Bill would allow religious symbols on public land

TOPEKA, Kan. (AP) - The Kansas House is considering a bill that would allow some religious symbols on public lands.

The religious symbols would be permitted if they are part of the community's history or heritage.

The Wichita Eagle reports the bill is a reaction to an incident last summer, when a group threatened to sue the town of Buhler because its official city sign included a cross. The town replaced it with similar signs on private land.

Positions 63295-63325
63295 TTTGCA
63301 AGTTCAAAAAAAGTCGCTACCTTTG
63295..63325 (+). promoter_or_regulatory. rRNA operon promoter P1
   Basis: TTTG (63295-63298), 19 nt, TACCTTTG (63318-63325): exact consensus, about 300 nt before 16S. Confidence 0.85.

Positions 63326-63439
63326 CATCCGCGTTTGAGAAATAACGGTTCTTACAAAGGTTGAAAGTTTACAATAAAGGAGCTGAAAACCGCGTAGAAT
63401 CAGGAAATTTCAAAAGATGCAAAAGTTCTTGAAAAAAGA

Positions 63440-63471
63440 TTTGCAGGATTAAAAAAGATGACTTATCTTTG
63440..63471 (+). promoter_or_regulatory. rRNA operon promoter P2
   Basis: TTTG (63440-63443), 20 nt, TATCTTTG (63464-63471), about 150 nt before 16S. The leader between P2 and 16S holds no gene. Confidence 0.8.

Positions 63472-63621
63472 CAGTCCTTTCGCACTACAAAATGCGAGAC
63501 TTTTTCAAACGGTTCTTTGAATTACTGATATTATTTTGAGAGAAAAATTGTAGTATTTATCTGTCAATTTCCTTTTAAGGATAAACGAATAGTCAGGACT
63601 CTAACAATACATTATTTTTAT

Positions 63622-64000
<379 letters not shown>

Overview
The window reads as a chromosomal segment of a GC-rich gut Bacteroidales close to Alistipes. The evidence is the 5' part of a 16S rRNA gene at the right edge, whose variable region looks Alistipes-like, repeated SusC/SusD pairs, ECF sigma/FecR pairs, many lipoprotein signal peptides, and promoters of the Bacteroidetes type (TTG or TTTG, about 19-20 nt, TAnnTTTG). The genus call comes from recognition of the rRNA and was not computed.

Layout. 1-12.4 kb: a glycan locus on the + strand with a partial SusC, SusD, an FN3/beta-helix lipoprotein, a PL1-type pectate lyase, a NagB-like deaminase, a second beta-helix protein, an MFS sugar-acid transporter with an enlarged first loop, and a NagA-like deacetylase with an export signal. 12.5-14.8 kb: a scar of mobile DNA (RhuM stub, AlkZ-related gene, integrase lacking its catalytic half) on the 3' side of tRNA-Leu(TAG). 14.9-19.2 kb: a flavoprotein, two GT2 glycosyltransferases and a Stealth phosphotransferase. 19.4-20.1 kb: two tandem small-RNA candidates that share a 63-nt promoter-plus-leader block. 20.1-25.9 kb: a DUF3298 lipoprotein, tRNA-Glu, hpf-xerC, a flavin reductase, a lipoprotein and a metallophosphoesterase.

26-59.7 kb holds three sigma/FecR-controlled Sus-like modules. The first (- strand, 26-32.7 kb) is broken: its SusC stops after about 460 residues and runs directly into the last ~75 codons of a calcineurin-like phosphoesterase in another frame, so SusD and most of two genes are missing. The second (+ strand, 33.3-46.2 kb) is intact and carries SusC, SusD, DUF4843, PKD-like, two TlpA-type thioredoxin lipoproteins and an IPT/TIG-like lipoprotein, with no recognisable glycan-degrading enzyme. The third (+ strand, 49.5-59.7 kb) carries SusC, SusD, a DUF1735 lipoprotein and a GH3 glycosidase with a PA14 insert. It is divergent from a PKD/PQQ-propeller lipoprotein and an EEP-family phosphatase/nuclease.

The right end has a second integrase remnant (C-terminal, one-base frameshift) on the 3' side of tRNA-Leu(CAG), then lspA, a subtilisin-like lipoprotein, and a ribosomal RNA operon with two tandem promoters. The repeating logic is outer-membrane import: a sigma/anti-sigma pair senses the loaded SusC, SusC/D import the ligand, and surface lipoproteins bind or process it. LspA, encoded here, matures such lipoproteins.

The bill would also allow religious displays in public schools, if they are part of a course of study.

Rep. Don Schroeder of Hesston told a House committee Thursday that he believed religious displays like Buhler's do not violate the U.S. Constitution.

House Majority Leader Arlen Siegfried expects a vote on the bill next week.

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